The Content Marketing Institute blog is at the top of my reading list so when Michele Linn, CMI’s Executive Editor and co-founder of Savvy B2B Marketing, asked me to become a CMI contributor, I was thrilled to say the least. What an honor to write alongside the brilliant contributors CMI has gathered. And how exciting to interact with and learn from the global professionals visiting CMI daily.

If you haven’t already discovered this gem, take a few minutes today to browse through the Content Marketing Institute blog. You won’t be disappointed.

Now, before you go, tell me:  
What are your top 3 “how-to” questions about using content marketing in your business? 

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A study by Alterian earlier this year revealed that only 16% of people surveyed in the US and UK thought companies were "genuinely interested in them." That may not surprise you. However, this might: the number more than doubled for those using social media — 33%. Then again, that shouldn't be surprising either.

As customers, we want to be heard. We want to know that our concerns matter. We want to feel as if we have some connection and influence. We like the idea of having the inside track on deals and information.

Social media — including Facebook, LinkedIn, Twitter, and blogs — are meeting those needs in ways other marketing and communication vehicles don't, driving more and more consumers and businesses to seek online social interaction and influence when making buying decisions.

So, if you've been wavering about whether your company can benefit from social media involvement, maybe you should look at it from another point of view. Will your customers benefit from you engaging with them via social media? That question seems to have a clear answer, which means companies that use social media in smart, genuine, and engaging ways are gaining an edge.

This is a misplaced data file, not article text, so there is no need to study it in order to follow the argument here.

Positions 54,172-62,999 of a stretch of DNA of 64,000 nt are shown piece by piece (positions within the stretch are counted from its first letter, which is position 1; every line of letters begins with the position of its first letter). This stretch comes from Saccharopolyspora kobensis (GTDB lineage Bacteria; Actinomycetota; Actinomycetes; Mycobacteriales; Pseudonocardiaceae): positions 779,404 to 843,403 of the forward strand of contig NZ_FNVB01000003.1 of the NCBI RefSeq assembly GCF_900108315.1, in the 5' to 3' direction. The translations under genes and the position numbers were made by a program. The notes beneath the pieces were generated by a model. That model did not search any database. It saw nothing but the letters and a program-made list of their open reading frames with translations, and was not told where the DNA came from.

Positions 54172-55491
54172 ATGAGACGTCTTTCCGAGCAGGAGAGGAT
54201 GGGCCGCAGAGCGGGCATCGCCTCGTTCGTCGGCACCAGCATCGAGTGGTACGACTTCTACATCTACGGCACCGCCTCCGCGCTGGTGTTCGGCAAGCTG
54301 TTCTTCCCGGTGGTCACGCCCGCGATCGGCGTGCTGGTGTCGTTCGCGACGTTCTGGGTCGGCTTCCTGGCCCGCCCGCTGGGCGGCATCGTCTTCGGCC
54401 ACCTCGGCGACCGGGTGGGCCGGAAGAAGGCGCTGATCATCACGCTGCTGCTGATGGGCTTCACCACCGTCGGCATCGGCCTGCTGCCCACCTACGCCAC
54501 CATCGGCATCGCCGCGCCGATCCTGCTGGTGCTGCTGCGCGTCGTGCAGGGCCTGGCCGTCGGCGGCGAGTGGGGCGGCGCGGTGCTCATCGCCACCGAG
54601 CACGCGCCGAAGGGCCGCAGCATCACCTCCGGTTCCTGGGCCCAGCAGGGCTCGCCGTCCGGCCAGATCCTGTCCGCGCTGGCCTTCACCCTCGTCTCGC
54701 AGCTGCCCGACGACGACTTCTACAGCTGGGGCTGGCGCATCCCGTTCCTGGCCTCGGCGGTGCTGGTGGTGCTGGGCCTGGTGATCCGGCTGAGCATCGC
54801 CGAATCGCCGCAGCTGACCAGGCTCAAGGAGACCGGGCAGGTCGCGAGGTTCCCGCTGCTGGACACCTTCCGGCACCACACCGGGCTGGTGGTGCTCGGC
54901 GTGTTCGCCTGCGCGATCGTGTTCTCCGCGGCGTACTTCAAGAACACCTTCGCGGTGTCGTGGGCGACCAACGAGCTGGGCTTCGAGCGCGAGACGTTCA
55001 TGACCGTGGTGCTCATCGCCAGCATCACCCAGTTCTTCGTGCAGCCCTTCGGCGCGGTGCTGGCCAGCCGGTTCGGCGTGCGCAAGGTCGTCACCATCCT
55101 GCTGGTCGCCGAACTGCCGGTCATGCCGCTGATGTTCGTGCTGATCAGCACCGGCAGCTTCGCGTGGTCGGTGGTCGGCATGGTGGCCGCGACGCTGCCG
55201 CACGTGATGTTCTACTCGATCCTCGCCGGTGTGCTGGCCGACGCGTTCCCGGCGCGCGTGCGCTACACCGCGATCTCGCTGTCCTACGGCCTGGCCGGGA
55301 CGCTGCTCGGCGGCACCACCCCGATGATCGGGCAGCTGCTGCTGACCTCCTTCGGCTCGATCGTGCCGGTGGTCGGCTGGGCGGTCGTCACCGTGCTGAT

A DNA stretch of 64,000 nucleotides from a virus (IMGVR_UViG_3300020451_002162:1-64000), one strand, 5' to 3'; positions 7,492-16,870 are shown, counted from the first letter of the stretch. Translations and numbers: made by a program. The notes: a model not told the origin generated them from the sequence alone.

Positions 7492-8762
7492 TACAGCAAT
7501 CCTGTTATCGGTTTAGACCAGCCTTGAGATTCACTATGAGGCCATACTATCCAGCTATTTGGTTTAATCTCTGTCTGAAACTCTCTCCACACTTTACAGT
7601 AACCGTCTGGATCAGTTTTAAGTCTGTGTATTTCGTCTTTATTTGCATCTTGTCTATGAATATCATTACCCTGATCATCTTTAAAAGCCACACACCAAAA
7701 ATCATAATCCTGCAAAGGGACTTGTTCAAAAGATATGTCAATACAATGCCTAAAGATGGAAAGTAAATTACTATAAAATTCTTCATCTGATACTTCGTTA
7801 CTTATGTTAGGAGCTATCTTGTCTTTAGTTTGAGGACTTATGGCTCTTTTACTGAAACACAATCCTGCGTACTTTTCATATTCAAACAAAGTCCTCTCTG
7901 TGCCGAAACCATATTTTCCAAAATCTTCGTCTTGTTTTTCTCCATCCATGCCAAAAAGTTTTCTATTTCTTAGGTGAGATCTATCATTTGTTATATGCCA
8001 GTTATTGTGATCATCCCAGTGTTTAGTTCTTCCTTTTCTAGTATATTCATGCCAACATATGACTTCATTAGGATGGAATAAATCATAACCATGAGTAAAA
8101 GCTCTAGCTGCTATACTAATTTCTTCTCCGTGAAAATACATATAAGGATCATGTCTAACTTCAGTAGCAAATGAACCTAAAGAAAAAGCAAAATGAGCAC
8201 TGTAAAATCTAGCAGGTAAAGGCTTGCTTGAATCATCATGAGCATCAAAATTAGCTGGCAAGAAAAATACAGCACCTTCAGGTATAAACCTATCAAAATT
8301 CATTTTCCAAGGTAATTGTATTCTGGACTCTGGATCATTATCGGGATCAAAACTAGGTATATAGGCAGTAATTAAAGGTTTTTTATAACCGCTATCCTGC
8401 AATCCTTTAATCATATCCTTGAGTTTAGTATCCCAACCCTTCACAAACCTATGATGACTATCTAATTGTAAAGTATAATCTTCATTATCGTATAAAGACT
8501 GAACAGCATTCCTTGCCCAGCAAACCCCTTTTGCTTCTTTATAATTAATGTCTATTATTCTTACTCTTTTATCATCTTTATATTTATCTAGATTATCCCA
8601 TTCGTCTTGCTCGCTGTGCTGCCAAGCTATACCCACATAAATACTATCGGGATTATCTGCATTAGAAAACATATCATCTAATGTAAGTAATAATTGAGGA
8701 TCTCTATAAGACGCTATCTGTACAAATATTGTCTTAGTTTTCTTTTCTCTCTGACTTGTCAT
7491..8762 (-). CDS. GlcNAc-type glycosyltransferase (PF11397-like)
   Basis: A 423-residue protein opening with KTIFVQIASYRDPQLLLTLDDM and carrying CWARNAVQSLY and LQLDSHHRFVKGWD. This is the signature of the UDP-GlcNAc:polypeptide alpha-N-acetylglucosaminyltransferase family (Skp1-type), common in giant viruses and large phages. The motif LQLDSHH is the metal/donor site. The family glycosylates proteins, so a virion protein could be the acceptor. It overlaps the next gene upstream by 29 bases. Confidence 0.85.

If you're worried about biting off more than you can chew and not being able to sustain an appropriate activity level, take little bites. There's no rule that says you have to use every available social channel. Look at what others in your industry are doing. See where their customers are responding and how. Then decide what best fits your own client base.

Resources:

Hubspot has put together a useful ebook (Online Marketing Opportunity Report: Social Media, Blog and Search Engine Activity by Industry) to help you evaluate online activity within your specific industry. (Thanks to Sarah Mitchell — who, by the way, is doing fantastic things with social media — for her helpful blog article highlighting this resource.)

This in-depth article about Social CRM from Mashable is a great place to start if you want to know more about using social media for Customer Relationship Management.

Social Media B2B is, you guessed it, a wonderful resource for business-to-business (B2B) companies using social media.

Social Media Marketing Magazine is a new online publication filled with information from some of the brightest minds in social media for business.

If you're using LinkedIn, check out the Social Media Marketing group. There's a wealth of knowledge shared there daily.

Related Posts:

9 Things European B2B Professionals Should Know About Twitter